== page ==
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Put a Stop to Geopolitics—the Case of Afghanistan

July 5, 2021 (EIRNS)—Very unfortunately, there has been no advancement in the strategic situation of the United States in relations with Russia and China, since the mini-steps achieved with the Geneva meeting June 16 between President Biden and President Putin. We hear that arrangements are in the works for follow-on meetings between officials of the respective nations on strategic security talks—all to the good, but “nothing has qualitatively improved” in relations, as Helga Zepp LaRouche observed today.

Kremlin spokesman Dmitry Peskov discussed this yesterday in an interview on Rossiya-1 TV’s “Moscow. Kremlin. Putin.” program. He said that the U.S. may be meeting with Russia, but as an adversary, and it is not conducive to good relations. While commending the dialogue as “constructive,” Peskov said, “but, can this constructive stance immediately change the real situation? Unfortunately, no.” He discussed the June 23 HMS Defender incident sternly, calling it “a tool of provocation.” He put the blame on the U.S., by saying it is part of “operations basically planned by senior partners from overseas.” He said that, Russia will be resolute, and not tolerate further provocations like that of HMS Defender.

In this context, the prospects for Afghanistan are bound to be grim and limited. The target date for pull-out of U.S. forces after 20 years, was July 4, which has been mostly done, but the situation is extremely unstable. Today the British National Security Council is meeting to decide its next (public) moves. Terrorism and dope-running has been protected all along during the so-called U.S., U.K. and NATO war on terrorism in Afghanistan, with a terrible toll in loss of life and destruction of the means to life.

By contrast, in the context of peace through development, a real future for Afghanistan can be built, which means security for all. This was spelled out in detail in the 2014 EIR Special Report “The Silk Road Becomes the World Land-Bridge.” The chapter titled, “End Geopolitics in Central Asia,” by Ramtanu Maitra, included a 14-page appendix on “The Industrial Development of Afghanistan and Central Asia: A Russian Vision.” The plan, with 24 illustrations, covers proposals and specifics for industry, agriculture, rail, water management, trade, pipelines, social rehabilitation and more. It had been worked out by regional and Russian experts, but blocked in 2014 by British geopolitical, pro-strife, pro-drug networks.

What happened is, as explained in EIR’s introduction to the appendix, the Afghanistan development plan represented “what Russia was bringing to the table at the June 2014 Group of Eight (G8) summit in Sochi, Russia. President Vladimir Putin’s longtime colleague, Federal Drug Control Service (FDCS) head Victor Ivanov, had announced a campaign to eliminate the ‘planetary narcotics production center’ in Afghanistan, as a focus of Russia’s G8 chairmanship. But the summit was cancelled, when the G8 expelled Russia over the Ukraine crisis.”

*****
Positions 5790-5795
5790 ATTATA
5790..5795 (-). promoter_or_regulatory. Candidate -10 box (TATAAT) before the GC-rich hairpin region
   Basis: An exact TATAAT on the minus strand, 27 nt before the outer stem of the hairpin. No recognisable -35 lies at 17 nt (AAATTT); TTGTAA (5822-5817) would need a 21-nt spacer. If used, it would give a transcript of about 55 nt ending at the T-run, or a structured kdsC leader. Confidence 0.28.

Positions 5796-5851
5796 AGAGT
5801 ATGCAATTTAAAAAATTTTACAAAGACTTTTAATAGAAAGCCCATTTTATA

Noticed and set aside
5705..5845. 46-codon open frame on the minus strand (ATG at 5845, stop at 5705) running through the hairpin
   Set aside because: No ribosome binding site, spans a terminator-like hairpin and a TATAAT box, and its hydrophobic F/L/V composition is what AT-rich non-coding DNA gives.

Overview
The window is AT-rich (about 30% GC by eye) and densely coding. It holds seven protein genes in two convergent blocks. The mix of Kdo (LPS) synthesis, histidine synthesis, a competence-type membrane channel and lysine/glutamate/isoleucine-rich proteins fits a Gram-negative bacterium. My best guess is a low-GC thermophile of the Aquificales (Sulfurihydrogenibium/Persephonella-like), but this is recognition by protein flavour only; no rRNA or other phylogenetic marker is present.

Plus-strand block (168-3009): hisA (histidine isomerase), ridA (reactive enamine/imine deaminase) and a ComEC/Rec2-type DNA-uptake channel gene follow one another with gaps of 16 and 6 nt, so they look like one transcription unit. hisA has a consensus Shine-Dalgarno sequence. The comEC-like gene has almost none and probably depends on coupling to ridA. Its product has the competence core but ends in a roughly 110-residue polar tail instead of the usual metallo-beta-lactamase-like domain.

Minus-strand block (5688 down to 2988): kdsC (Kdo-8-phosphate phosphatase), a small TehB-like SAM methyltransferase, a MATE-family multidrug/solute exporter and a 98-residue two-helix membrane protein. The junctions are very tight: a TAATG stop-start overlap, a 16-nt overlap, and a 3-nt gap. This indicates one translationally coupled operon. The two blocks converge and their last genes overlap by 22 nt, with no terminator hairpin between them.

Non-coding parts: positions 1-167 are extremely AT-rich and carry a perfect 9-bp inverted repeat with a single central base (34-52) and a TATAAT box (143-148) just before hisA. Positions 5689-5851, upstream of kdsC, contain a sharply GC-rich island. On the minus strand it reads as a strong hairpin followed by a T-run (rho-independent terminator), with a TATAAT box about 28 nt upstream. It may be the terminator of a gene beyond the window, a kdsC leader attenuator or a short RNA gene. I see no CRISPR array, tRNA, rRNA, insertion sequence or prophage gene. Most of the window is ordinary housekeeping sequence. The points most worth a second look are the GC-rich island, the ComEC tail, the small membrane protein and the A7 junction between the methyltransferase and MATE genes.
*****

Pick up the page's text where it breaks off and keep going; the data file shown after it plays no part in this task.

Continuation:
The Afghan plan/Russian vision was subsequently excerpted from the EIR Special Report in the weekly EIR March 13, 2015 issue.

Now, seven years later, the Afghanistan development plan is more relevant than ever, and very possible, given the state of advancement of the Belt and Road Initiative (BRI), and if the major nations confer, as called for by President Vladimir Putin’s invitation for a summit of the five permanent members of the UN Security Council. Four years ago, former Afghan President Hamid Karzai called for his nation to link up with the BRI, when speaking at a conference in India. On July 2, in a Global Times interview, Karzai said that collaboration is essential with China and the regional neighbor nations.

“Geopolitics must stop,” was Zepp LaRouche’s call today, for what must be done. She said that it couldn’t be clearer that necessity for intervention into the situation had to be based on “the common aims of mankind.” There is a huge need for reconstruction. It is in the common interests of all, who otherwise can be played off against each other—the Pushtuns, Iranians, Baloch, Pakistanis, and so on.

Zepp-LaRouche made the point that “the empire faction”—the British geopolitical networks, including inside the heads of some high U.S. officials—is “not the only game in town!” This will be seen, for example, July 6, at the World Parties Summit, when President Xi Jinping and others will celebrate the success of their development policies, at an online world conference with 500 representatives from 160 nations, and 10,000 total attendees. We are in the most crucial, decisive period, where we can turn dire situations around. We need to mobilize the spirit of people to do this. This is the real “Fourth of July spirit!”

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